As I mentioned yesterday, the combination of the Badr and Uhud stories in quick succession with the messages they both present — victory in trust, defeat in distrust and greed — call me back to the stories of Jericho and Ai in Joshua 6-7.  The similarities are striking.  At Jericho, Israel proceeds with unquestioning trust and obedience.  The result is a victory we even teach to our children.  Then the very next chapter Israel suffers a humiliating defeat at the hands of the underwhelming people of Ai.  Why?  The same reason we saw in the account of Uhud: greed and disobedience.  Achan, an Israelite soldier, had disobeyed the command to leave all of the plunder in Jericho as a sort of “firstfruits” for God.  He stashed gold under his tent and as a result a sure victory was compromised. 

This tandem of tandems (Badr and Uhud, Jericho and Ai) asks us the same question: who or what will you trust?  Both take on riches as prime competition to real trust of God.  Both admonish people to rely solely on God.   

Money has this way of creeping into our consciousness and flavoring everything we experience.  Money offers false promises, but we have a hard time seeing the lies.  Money convinces us we have power, and for a time it might even give us some.  Money liberates us from our dependency on others; with a wad of bills in our pocket we can strike out on our own.  We tell ourselves we don’t need “handouts,” and the hands that offered therefore become less important.  Soon we see a small stockpile and convince ourselves it was of our own doing.  How long before even God becomes unnecessary?  How long before we only look to our pocketbooks to solve our problems?  Ask yourself: what do you immediately think when your car has an unexpected breakdown, when you do your taxes and you owe more than you thought, when a tooth begins to give you problems, or when the leadership at your church asks you to increase your giving?  Does your first thought go to how much money is in your bank account?  Yeah, me too.  In whom or what do we trust?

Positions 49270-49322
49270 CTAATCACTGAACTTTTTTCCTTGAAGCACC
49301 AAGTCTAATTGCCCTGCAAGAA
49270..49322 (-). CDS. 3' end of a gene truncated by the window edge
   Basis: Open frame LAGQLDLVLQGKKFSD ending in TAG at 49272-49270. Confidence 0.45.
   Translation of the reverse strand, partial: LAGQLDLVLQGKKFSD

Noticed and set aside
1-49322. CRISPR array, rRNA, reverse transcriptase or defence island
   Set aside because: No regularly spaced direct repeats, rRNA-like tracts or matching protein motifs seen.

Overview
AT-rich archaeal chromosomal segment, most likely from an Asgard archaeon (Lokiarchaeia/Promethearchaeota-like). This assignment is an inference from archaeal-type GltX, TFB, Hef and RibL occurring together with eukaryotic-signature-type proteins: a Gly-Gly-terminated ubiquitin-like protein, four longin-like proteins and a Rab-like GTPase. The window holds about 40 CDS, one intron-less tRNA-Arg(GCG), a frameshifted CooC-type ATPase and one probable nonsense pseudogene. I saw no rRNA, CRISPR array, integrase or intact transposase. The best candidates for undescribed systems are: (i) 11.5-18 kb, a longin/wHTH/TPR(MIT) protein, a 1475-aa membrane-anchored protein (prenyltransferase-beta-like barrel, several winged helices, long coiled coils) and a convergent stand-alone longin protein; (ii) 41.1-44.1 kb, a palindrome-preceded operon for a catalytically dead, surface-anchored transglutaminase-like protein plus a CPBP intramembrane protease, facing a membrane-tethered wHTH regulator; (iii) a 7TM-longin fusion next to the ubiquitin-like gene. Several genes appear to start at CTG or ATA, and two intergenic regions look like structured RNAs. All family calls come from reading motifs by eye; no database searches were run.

Here’s an irony: we place “In God We Trust” on our money in America.  Are we sure?  Or are we trying to convince ourselves?

This past Sunday, the minister at the church I attend asked us to state our life’s goal in one sentence.  Good exercise!  Let’s switch that around a bit: in one sentence, what is it that God most wants from us?  Last year in Memphis, I heard Marcus Borg (a bit too liberal for my tastes on several topics, but when he talks about living out Christianity I am usually in wholehearted agreement) sum it up this way: love God and love the people God loves, a memorable summary of Luke 10:27

Of course this is the right answer.  Jesus said as much, but it begs the question what does love look like?  How do I show love to God, in particular?  I would like to assert that showing genuine, unflinching trust in the midst of uncertainty is one of the best ways.